Europe is always an interesting contrast of cutting edge new and classic traditions. I was delighted during my recent trip there to see these illustrated through wooden rowing shells – the contrast between a rowing shell that was about 100 years old and a new wooden shell under construction. Both were beautiful. While we can enjoy the speed and liveliness of modern racing and recreational shells, a wooden boat is a thing of beauty, both to the eye and to the oar.
The new wooden single was under construction at the Stämpfli boatyard in Zürich, Switzerland http://www.staempfli-boats.ch/ or http://www.stampfli.co.uk/ . I got a peek inside the workshop during the emergency boat baptism https://rowingtheworld.com/emergency-boat-baptism/ . Daniel, one of the new owners and a long standing craftsman of the Swiss operation gave us a quick tour. The smell alone was fantastic. They make only a few wooden singles each year and each is a work of art.
The traditional side was in evidence in the Netherlands, at Nautilus club in Rotterdam. Everywhere I went in the Netherlands, I was impressed with the quantity and quality of wooden boats, especially the very typically Dutch wherry (a coxed double- actually it holds two coxes, one to steer and one to navigatie). I know that being January, it was the season to maintain boats, but every boathouse I went into had boats being cared for, lovingly. It was very impressive. The results are clear. The Zeemeew was about 100 years old, but its age was deceptive. Maybe I should start trying varnish instead of face cream if I could look like that!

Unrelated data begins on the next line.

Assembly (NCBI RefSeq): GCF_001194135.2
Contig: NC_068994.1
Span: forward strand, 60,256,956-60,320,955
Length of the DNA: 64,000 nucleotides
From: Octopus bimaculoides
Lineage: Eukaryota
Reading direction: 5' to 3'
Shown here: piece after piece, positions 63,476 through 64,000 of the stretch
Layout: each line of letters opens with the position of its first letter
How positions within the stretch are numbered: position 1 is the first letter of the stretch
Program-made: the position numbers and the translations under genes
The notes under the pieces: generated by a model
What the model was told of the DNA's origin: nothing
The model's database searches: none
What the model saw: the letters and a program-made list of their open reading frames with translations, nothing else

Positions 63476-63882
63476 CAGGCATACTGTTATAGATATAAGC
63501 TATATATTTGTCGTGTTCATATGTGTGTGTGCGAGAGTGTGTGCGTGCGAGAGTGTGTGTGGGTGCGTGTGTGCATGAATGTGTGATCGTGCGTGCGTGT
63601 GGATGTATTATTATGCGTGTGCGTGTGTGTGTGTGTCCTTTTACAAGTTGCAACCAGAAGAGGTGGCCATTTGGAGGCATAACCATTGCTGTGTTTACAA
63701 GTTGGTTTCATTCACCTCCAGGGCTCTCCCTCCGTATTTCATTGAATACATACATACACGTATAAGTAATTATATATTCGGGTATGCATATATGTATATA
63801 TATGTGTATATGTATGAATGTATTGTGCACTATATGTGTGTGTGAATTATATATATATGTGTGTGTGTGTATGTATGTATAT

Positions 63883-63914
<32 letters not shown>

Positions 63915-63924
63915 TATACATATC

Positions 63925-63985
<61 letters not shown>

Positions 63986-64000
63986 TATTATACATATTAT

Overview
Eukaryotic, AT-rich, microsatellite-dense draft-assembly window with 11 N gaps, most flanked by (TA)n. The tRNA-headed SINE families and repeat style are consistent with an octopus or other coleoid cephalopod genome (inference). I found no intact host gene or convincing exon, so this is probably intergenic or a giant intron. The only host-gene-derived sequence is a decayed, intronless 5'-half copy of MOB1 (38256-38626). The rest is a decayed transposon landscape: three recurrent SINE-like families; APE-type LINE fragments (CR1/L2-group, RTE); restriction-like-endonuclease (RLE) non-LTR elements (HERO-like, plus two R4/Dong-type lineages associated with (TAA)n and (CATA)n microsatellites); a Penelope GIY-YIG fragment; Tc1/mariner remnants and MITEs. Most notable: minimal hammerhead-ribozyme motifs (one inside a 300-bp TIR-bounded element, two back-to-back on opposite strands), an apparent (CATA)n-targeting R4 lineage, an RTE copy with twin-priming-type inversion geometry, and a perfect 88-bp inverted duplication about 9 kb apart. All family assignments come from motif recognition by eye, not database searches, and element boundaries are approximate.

When I returned home to Winnipeg, I pulled out my copy of “Rowable Classics: Wooden Single Sculling Boats & Oars” by Darryl J. Stickler http://www.rowableclassics.com/ . Having just seen the range of old and new wooden rowing shells, I appreciate even more this book, which illustrates lavishly the multitude of these beautiful boats and what they have and still contribute to our sport. In “The Boys in the Boat” Daniel James Brown attributes the following to George Pocock, legendary wooden boat builder:
The wood, Pocock murmured, taught us about survival, about overcoming difficulty, about prevailing over adversity, but it also taught us something about the underlying reasons for surviving in the first place. Something about infinite beauty, about undying grace, about things larger and greater than ourselves. About the reasons we were all here.